Unfortunately, there is no cure for Alzheimer’s but there are ways to protect one’s hearing to ensure greater mental health in the long run. Paying close attention to the signs of Alzheimer’s in your own life and in the life of your loved ones is a good first step. These signs can include bouts of memory loss that interrupt daily life, difficulty planning events or solving problems, and an increasing difficulty (if not inability) to complete otherwise familiar tasks.

Practicing healthy hearing habits begins with establishing a relationship with hearing health professionals. With the help of our team at Exceptional Hearing Care, you can protect your hearing, that of your loved ones, and ensure the best cognitive health possible.

Traveling with Hearing Loss: Tips on Navigating Airports

Traveling with Hearing Loss: Tips on Navigating Airports

Traveling can be stressful in and of itself, but traveling with hearing loss adds further challenges. Airport announcements are generally made over a loudspeaker, and even slight hearing loss can impact your ability to hear that gate change. The good news is there are steps that you can take as a passenger and even laws…

Protecting Your Child’s Hearing at School

Protecting Your Child’s Hearing at School

Has your child come home from school complaining about a ringing or buzzing in their ears? Do they seem to be absent minded, not paying attention, or struggling to hear you? You might think your child’s school is a safe place, but when it comes to hearing health, their school might be doing a lot…

Hearing Aids & Headphones

Hearing Aids & Headphones

Hearing aids change a lot about your life, almost entirely for the best. They help bring clarity to speech and sound and they can help you stay socially engaged with your friends, family, and the activities you love most. Using hearing aids can also help improve your mental and physical wellbeing and eases the cognitive…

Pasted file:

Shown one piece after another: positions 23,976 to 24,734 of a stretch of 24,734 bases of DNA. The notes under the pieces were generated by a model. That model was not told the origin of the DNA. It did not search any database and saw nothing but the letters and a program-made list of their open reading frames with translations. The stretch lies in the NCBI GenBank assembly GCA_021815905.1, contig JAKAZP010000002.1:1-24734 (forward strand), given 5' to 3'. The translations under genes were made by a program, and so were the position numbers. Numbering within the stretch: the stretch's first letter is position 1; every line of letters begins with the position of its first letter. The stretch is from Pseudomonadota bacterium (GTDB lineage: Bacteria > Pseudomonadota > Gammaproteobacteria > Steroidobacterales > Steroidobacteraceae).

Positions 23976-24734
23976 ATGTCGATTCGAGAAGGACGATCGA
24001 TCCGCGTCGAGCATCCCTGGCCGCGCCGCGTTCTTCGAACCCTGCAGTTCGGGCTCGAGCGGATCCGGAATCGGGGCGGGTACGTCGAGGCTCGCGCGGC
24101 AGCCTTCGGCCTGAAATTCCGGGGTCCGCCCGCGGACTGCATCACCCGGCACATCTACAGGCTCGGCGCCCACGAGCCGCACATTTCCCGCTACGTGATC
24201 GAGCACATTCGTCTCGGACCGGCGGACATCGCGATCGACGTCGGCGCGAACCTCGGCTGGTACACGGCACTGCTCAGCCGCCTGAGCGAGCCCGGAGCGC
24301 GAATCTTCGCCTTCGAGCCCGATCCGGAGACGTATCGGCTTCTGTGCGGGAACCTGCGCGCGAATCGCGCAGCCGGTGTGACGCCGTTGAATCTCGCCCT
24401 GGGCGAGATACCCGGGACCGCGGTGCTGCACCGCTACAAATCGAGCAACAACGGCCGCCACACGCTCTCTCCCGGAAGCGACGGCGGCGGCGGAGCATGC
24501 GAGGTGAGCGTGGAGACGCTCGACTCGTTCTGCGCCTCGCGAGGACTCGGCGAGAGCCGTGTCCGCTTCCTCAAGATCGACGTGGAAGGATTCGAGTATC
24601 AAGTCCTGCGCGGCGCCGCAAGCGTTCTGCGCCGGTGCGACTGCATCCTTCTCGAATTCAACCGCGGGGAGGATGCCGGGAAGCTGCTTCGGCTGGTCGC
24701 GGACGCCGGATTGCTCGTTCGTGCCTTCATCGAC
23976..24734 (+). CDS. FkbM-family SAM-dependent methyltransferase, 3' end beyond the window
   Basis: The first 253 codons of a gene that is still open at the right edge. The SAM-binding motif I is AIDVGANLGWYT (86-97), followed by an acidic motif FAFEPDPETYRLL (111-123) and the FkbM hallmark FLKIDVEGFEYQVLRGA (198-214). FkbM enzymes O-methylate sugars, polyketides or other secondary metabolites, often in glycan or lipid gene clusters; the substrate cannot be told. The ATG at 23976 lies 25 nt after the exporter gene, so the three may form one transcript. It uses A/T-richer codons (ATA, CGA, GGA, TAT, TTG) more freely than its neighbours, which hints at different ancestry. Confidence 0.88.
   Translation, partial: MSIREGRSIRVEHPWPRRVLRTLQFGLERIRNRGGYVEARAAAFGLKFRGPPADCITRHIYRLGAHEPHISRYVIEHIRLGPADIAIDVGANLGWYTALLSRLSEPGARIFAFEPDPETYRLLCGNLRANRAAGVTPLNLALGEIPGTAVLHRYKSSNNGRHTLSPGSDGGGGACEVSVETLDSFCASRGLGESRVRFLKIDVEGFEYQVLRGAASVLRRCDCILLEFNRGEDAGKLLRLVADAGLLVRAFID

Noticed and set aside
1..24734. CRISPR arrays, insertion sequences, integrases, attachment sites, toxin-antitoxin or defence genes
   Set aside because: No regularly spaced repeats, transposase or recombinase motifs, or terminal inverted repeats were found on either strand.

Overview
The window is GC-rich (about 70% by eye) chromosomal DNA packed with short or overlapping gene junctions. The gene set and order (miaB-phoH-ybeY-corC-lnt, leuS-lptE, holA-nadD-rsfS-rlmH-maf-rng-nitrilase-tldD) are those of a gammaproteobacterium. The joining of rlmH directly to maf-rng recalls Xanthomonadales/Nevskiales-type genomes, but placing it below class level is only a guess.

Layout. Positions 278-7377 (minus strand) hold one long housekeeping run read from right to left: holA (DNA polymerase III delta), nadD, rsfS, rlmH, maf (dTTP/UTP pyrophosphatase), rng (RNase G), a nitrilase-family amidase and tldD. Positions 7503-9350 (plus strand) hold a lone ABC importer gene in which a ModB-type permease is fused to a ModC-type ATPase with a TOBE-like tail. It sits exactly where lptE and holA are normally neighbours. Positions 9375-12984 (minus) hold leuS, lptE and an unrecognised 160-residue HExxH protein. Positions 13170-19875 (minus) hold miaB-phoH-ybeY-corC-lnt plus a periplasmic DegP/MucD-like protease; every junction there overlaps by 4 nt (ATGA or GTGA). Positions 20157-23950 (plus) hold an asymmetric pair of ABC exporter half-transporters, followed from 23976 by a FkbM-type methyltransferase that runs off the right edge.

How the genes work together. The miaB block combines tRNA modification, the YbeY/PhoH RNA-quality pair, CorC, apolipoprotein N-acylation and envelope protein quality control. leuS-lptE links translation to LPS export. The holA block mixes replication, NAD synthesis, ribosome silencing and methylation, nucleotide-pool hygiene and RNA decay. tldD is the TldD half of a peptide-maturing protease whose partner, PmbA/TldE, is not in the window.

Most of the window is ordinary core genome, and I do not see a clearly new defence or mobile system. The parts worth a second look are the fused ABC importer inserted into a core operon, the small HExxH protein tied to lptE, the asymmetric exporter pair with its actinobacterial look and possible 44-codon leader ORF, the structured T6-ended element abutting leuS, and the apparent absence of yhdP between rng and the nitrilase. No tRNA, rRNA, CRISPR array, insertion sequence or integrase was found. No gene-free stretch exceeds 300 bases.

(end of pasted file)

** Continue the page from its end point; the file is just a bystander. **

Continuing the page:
Data Shows Increase in Hearing Loss in Oil and Gas Drilling Sector

Data Shows Increase in Hearing Loss in Oil and Gas Drilling Sector

New data coming British Columbia has shown a dramatic uptick in hearing loss among workers in the oil and gas sector. This new data comes in alongside reports that hearing protection is being used more than ever before. What does it mean? Analysts believe that current hearing protection isn’t being consistently used properly, and better…

September Is World Alzheimer’s Month

September Is World Alzheimer’s Month

This month, Alzheimer’s Disease International sponsors a month of awareness and care to help promote education, research and healthcare for people affected by dementia. In the U.S. it is estimated that 5.7 million people struggle with Alzheimer’s disease, which affects memory and cognition and severely limits a person’s ability to navigate daily life. World Alzheimer’s…

Dealing with Noise Pollution in Your Neighborhood

Dealing with Noise Pollution in Your Neighborhood

Bang! Crash! Slam! Honk! Screech! Does this sound like the world outside your window? If so, you’re not alone. More and more unchecked noise, denser populations and increasing traffic are making noise pollution an unavoidable fact of modern life. Trains, planes and automobiles all contribute to an urban ruckus while pumped up televisions, stereos and…

The Connection Between Stress and Hearing Loss

The Connection Between Stress and Hearing Loss

While we all probably wish we could live a life free from stress, it actually plays a very important role in the survival of most species, including humans. When necessary, stress actually has the potential to save our lives. In an intense situation, stress is what gives us that extra energy to escape or increases…

Healthy Habits for Tinnitus Relief

Healthy Habits for Tinnitus Relief

Chronic tinnitus can be a real bummer. A sustained ringing or unrelenting noise can make concentration difficult, cause stress, frustration and even despair. At its worst, tinnitus can make life extremely challenging, impacting our desire to work and our ability to sleep. With no known cure, overcoming persistent tinnitus can feel daunting, but relief is…